A Mission man had his appeal dismissed against a 2015 conviction for unlawful sale of cannabis out of his medical marijuana dispensary in Deroche.
The Mission RCMP busted Bob Woolsey’s “compassion club,” following the sale of marijuana to undercover officers who did not present medical cards on numerous occasions.
He was sentenced in April, 2018 to time served, and given a $250 fine for each of the five counts. Later that year, recreational sale and use of cannabis would be legalized.
Woolsey, who represented himself at trial, immediately said he would appeal the decision after he was convicted on the basis of entrapment and abuse of process, calling the charges, “frivolous – absolutely frivolous.”
For his appeal, Woosley submitted the judge failed to properly warn him of the legal disadvantages in dismissing his lawyer before the trial began, failed to inquire into the circumstances, failed to aid him when he showed confusion about the process, and failed to recommend he apply for a judicial stay when the trail exceeded a reasonable time.
“The onus on a trial judge to assist a self-represented accused is a heavy one, rooted in concerns with trial fairness and not with the ultimate verdict,” Justice Gail Dickson found on June 29.
“The judge must take care not to overstep the role of impartial arbiter and become an advocate.”
Although at times Woosley appeared confused about the trial process, Dickinson wrote, such as abandoning the entrapment, officially induced error, and abuse of power portions of his defence and moving straight to a constitutional challenge – which had no chance of success in provincial court – she did not agree it was the judge’s duty to help him with tactical decisions.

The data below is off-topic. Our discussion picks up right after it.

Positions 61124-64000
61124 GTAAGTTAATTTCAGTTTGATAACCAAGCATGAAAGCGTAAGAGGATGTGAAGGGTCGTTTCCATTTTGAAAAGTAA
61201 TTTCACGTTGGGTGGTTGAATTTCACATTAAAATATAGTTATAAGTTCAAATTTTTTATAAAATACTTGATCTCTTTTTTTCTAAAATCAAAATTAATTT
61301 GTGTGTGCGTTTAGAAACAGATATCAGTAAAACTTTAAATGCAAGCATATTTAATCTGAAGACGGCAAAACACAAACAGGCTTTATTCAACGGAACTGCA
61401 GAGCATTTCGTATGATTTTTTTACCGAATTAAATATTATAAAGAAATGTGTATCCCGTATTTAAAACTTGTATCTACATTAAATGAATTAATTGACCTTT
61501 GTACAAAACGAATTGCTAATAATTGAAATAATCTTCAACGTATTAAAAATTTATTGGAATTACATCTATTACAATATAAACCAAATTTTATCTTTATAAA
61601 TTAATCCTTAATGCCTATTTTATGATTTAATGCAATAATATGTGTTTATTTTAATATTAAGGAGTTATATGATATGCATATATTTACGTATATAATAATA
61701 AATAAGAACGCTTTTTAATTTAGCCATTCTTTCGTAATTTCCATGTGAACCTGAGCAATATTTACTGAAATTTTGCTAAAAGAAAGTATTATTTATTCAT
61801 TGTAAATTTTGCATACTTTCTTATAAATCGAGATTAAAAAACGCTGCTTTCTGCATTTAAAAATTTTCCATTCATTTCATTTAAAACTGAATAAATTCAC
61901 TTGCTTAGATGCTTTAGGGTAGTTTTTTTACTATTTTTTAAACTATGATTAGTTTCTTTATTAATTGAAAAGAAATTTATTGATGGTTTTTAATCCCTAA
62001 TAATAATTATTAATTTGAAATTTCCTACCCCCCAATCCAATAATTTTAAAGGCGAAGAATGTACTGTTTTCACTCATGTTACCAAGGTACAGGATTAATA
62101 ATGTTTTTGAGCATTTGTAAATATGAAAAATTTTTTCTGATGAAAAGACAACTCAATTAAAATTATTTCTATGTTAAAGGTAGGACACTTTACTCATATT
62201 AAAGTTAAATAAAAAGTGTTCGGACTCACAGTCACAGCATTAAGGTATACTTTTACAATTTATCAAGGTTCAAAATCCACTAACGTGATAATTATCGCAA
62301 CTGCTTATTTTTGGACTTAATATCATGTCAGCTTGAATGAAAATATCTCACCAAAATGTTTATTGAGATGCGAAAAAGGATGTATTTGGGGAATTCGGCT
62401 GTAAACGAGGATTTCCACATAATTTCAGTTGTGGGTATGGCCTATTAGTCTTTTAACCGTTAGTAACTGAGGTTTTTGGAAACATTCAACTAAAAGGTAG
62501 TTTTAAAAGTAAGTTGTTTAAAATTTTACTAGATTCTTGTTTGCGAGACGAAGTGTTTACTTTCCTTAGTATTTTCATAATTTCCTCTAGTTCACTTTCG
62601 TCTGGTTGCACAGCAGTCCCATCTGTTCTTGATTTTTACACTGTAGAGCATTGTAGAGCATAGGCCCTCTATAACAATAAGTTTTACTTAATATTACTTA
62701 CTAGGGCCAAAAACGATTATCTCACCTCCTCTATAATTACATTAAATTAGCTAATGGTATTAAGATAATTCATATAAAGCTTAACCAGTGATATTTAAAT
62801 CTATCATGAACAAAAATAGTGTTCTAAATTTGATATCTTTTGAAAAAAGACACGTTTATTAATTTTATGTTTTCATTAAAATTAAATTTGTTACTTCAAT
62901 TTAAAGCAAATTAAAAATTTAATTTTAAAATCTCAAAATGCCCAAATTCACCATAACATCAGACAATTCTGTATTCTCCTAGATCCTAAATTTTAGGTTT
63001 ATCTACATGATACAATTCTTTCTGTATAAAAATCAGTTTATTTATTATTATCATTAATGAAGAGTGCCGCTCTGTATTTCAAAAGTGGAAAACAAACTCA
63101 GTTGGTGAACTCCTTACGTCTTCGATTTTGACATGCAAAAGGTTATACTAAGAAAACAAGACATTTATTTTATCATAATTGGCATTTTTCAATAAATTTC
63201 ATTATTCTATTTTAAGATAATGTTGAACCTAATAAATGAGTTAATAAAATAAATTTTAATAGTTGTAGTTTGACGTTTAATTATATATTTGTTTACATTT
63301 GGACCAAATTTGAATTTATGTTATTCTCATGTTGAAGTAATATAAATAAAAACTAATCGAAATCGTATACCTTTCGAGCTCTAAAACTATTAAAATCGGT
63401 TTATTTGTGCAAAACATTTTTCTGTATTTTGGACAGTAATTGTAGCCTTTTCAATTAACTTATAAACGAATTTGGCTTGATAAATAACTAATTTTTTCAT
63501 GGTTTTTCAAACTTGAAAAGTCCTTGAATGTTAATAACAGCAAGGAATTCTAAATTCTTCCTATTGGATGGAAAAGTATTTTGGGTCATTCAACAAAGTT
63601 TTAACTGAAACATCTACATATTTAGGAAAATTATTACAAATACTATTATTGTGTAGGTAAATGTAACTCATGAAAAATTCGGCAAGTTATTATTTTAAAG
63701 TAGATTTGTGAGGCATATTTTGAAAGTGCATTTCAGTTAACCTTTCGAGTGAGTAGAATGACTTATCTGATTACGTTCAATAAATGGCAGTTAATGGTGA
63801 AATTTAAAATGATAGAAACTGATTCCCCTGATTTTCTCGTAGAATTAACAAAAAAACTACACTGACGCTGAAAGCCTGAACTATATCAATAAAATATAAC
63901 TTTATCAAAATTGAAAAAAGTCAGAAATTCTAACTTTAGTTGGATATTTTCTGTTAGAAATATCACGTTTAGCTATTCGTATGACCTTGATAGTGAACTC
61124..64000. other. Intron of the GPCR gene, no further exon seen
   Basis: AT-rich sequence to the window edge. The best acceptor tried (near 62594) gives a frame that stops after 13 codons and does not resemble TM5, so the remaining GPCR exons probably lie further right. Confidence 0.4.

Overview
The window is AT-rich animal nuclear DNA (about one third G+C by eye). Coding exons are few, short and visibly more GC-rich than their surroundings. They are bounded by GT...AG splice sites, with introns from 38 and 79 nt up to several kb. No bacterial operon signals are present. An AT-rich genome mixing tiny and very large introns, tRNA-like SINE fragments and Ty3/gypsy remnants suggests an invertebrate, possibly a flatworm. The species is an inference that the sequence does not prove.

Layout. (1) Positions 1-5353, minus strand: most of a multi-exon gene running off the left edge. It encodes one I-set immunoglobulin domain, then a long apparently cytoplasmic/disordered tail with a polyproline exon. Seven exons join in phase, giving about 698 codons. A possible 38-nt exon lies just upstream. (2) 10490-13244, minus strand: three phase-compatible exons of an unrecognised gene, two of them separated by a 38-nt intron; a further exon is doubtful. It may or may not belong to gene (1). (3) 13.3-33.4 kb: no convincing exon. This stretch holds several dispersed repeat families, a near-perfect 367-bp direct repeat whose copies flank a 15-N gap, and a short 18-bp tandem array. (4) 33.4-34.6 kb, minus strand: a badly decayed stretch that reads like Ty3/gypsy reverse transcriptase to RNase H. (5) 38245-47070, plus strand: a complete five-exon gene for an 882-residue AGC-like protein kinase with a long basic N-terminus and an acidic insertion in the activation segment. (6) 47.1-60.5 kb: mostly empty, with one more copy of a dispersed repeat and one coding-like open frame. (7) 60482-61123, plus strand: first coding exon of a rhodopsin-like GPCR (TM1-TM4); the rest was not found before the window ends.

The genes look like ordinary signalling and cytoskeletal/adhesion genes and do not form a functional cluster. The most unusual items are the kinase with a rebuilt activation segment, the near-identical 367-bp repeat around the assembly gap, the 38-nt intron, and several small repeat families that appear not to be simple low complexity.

She also factored in that Woosley never indicated he regretted or misunderstood his decision to abandon the motions.
“His decision to abandon certain aspects of his defence and focus on the constitutional challenge and his motion to quash was a tactical choice that was his and his alone to make,” Dickson said. “It was not for the judge to second guess Mr. Woolsey.”
She also found that Woosley was given leeway in certain aspects of the trial by the judge, such as reminding him to question Crown witnesses, and the ability to recall them, if necessary.
Dickson did find, however, that Woolsey should have been notified he could apply for a stay of the proceedings as the legally defined “reasonable time” for a trial had been exceeded.
“It is curious that neither he nor Crown counsel drew to Mr. Woolsey’s attention the fact that the 18-month presumptive ceiling was exceeded when the trial resumed,” she said. “At that point, there was an apparent breach under (the Charter of Rights).”
But the error was minor, according to Dickson, and did not rise to a miscarriage of justice, nor was there a reasonable possibility that such an application would be successful.